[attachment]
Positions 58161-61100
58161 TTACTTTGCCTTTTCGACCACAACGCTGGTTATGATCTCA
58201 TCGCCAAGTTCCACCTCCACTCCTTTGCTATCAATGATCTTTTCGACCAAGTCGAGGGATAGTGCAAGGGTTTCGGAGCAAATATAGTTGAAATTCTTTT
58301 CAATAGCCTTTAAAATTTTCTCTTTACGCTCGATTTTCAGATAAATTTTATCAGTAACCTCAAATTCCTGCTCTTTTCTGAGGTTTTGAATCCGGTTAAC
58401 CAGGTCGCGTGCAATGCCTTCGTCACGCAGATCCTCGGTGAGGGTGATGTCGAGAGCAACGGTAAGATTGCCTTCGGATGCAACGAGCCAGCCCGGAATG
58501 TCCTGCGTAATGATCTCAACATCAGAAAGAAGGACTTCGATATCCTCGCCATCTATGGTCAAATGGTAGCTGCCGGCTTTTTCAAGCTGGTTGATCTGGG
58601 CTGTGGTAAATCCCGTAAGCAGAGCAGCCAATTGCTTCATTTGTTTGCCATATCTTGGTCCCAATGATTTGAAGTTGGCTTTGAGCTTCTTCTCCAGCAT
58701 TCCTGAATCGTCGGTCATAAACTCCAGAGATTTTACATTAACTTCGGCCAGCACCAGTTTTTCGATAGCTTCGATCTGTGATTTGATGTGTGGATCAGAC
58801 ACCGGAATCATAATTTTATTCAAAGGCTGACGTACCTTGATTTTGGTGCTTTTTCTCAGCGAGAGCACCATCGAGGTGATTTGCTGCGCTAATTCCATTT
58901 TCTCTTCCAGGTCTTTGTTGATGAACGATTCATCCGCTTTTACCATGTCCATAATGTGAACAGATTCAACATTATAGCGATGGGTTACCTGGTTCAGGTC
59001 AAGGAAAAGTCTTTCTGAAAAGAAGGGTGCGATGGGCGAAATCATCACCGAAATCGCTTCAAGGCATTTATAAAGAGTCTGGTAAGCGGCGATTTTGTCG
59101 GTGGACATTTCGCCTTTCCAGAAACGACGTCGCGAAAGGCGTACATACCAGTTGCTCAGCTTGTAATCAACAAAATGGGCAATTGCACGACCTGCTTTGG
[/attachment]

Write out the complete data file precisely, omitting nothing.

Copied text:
Positions 58161-61100
58161 TTACTTTGCCTTTTCGACCACAACGCTGGTTATGATCTCA
58201 TCGCCAAGTTCCACCTCCACTCCTTTGCTATCAATGATCTTTTCGACCAAGTCGAGGGATAGTGCAAGGGTTTCGGAGCAAATATAGTTGAAATTCTTTT
58301 CAATAGCCTTTAAAATTTTCTCTTTACGCTCGATTTTCAGATAAATTTTATCAGTAACCTCAAATTCCTGCTCTTTTCTGAGGTTTTGAATCCGGTTAAC
58401 CAGGTCGCGTGCAATGCCTTCGTCACGCAGATCCTCGGTGAGGGTGATGTCGAGAGCAACGGTAAGATTGCCTTCGGATGCAACGAGCCAGCCCGGAATG
58501 TCCTGCGTAATGATCTCAACATCAGAAAGAAGGACTTCGATATCCTCGCCATCTATGGTCAAATGGTAGCTGCCGGCTTTTTCAAGCTGGTTGATCTGGG
58601 CTGTGGTAAATCCCGTAAGCAGAGCAGCCAATTGCTTCATTTGTTTGCCATATCTTGGTCCCAATGATTTGAAGTTGGCTTTGAGCTTCTTCTCCAGCAT
58701 TCCTGAATCGTCGGTCATAAACTCCAGAGATTTTACATTAACTTCGGCCAGCACCAGTTTTTCGATAGCTTCGATCTGTGATTTGATGTGTGGATCAGAC
58801 ACCGGAATCATAATTTTATTCAAAGGCTGACGTACCTTGATTTTGGTGCTTTTTCTCAGCGAGAGCACCATCGAGGTGATTTGCTGCGCTAATTCCATTT
58901 TCTCTTCCAGGTCTTTGTTGATGAACGATTCATCCGCTTTTACCATGTCCATAATGTGAACAGATTCAACATTATAGCGATGGGTTACCTGGTTCAGGTC
59001 AAGGAAAAGTCTTTCTGAAAAGAAGGGTGCGATGGGCGAAATCATCACCGAAATCGCTTCAAGGCATTTATAAAGAGTCTGGTAAGCGGCGATTTTGTCG
59101 GTGGACATTTCGCCTTTCCAGAAACGACGTCGCGAAAGGCGTACATACCAGTTGCTCAGCTTGTAATCAACAAAATGGGCAATTGCACGACCTGCTTTGG